• Join over 1.2 million students every month
  • Accelerate your learning by 29%
  • Unlimited access from just £6.99 per month

One World Crude Oil

Extracts from this document...


One World Crude Oil Essay Andres Valencia Aug-Oct, 2004 Crude is a term for "unprocessed". Crude oil is unprocessed oil which is widely found underground. Crude oil is also well known as petroleum. Crude oil is a fossil fuel which is naturally made by the decaying of animals and plants that might have lived millions of years ago. Anywhere you find crude oil is somewhere where there was a seabed. Crude oils vary in colors. It can be clear as well as a tar-black. And its thickness can be from water to almost solid. Crude oil is mainly made up of 84% Carbon, 14% Hydrogen, 1-3% Sulfur, less than 1 % Nitrogen, less than 1% Metals, less than 1% of Salt and less than 1% of Metals. ...read more.


Gasoline is a liquid and it has got an intriguing smell. Kerosene is the fuel for planes as well as tractors, but it is also the starting material for making other products. Kerosene as well as Gasoline and other products from crude oil are liquids. Gas oil or also known as diesel distillate is used for diesel fuel and heating oils. Lubricating oil is for engine oil grease and other lubricants as I mentioned before this product is a liquid as many others. Then comes heavy oil, also known as fuel gas. This helps to make industrial fuel as well it is an item to make other products. Last but not least you have the residuals. This is the one of the products that is extracted from crude oil that is not a liquid. ...read more.


Now comes the problem that we have to get ready to start inventing or discovering something that can replace crude oil and that is going to be pretty hard since it is a one of a kind thing. Also a lot of the things extracted from crude oil are harmful to earth and are polluting it. Things like gasoline and kerosene. Which are use frequently in our know a day lifes. Just think of how many flight take off every day, and how many cars drive every day then you are able to realise how harmful and how much crude oil we use. Overall crude oil has its pros. and cons. It all depends on its uses and the quantity that it is used. If we start using limited amount of crude oil not only would we be not wasting it but also we would be keeping our environment free from pollution. ...read more.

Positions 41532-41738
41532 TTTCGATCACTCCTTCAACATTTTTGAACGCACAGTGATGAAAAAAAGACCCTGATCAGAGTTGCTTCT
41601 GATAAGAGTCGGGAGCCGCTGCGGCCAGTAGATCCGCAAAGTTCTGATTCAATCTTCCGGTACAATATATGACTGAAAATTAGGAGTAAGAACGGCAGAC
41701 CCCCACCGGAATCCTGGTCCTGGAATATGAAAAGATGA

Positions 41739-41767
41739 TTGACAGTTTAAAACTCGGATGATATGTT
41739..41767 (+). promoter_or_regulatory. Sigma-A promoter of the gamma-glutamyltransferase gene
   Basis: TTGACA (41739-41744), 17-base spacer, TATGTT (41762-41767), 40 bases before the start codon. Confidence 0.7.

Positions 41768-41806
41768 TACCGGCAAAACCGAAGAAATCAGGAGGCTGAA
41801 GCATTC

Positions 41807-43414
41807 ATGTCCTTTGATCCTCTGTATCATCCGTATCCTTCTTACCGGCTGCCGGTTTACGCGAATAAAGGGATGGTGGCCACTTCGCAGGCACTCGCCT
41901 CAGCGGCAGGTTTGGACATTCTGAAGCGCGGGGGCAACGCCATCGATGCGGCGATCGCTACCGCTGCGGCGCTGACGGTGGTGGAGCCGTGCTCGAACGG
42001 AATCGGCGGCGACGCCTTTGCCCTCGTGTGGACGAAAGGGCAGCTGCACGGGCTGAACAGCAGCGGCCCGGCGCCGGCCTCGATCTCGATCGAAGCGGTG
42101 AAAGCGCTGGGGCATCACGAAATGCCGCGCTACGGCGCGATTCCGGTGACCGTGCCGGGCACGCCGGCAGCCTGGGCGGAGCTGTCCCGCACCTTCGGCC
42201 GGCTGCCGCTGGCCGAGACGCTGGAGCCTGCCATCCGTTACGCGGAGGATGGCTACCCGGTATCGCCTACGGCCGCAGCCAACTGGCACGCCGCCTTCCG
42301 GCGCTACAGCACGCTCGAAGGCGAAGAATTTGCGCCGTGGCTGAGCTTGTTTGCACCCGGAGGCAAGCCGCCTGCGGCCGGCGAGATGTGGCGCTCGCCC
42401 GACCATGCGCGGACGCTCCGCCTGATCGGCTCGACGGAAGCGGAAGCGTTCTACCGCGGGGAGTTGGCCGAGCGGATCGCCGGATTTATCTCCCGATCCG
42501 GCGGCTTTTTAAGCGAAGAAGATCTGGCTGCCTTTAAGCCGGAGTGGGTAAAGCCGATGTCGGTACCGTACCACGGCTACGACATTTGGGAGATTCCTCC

The above preview is unformatted text

This student written piece of work is one of many that can be found in our GCSE Organic Chemistry section.

Found what you're looking for?

  • Start learning 29% faster today
  • 150,000+ documents available
  • Just £6.99 a month

Not the one? Search for your essay title...
  • Join over 1.2 million students every month
  • Accelerate your learning by 29%
  • Unlimited access from just £6.99 per month

See related essaysSee related essays

Related GCSE Organic Chemistry essays

  1. Petrol - In its crude state, petroleum is a virtually useless material.

    The anti-knock properties of petrol must conform to an international standard known as the octane scale. Branched- chain alkanes have been found to be much more resistant to knocking than their straight-chain isomers. In particular, 2,2,4-trimethylpentane has been identified as having an exceptionally high resistance to knocking.

  2. What is crude oil?

    2NO(g) + 2CO(g) => N2(s) + 2CO2(l) source: http://www.wpbschoolhouse.btinternet.co.uk/ The Problem of Incomplete Combustion Fossil fuels are a complex mixture of carbon and hydrogen-containing molecules referred to as hydrocarbons (HC). In addition to the pure hydrocarbon molecules, fuels also have a small fraction of molecules containing nitrogen, sulphur and other elements including many metals such as vanadium.

  1. GCSE Chemistry Revision Notes - everything!

    Most carbonates and hydroxides are insoluble except, of course, ammonium, potassium and sodium carbonates and hydroxides. All nitrates and ethanoates are soluble. Most chlorides are soluble (except lead and silver chlorides). Most sulphates are soluble (except lead, barium and calcium).

  2. Notes on crude oil and its by-products.

    Acid rain is formed when acidic air pollutants such as sulphur dioxide and nitrogen dioxide dissolve in rainwater. The sulphur dioxide and nitrogen oxides mainly come from power stations and factories burning fossil fuels, or from motor vehicles. The acid rain produces many problems.

  • Over 160,000 pieces
    of student written work
  • Annotated by
    experienced teachers
  • Ideas and feedback to
    improve your own work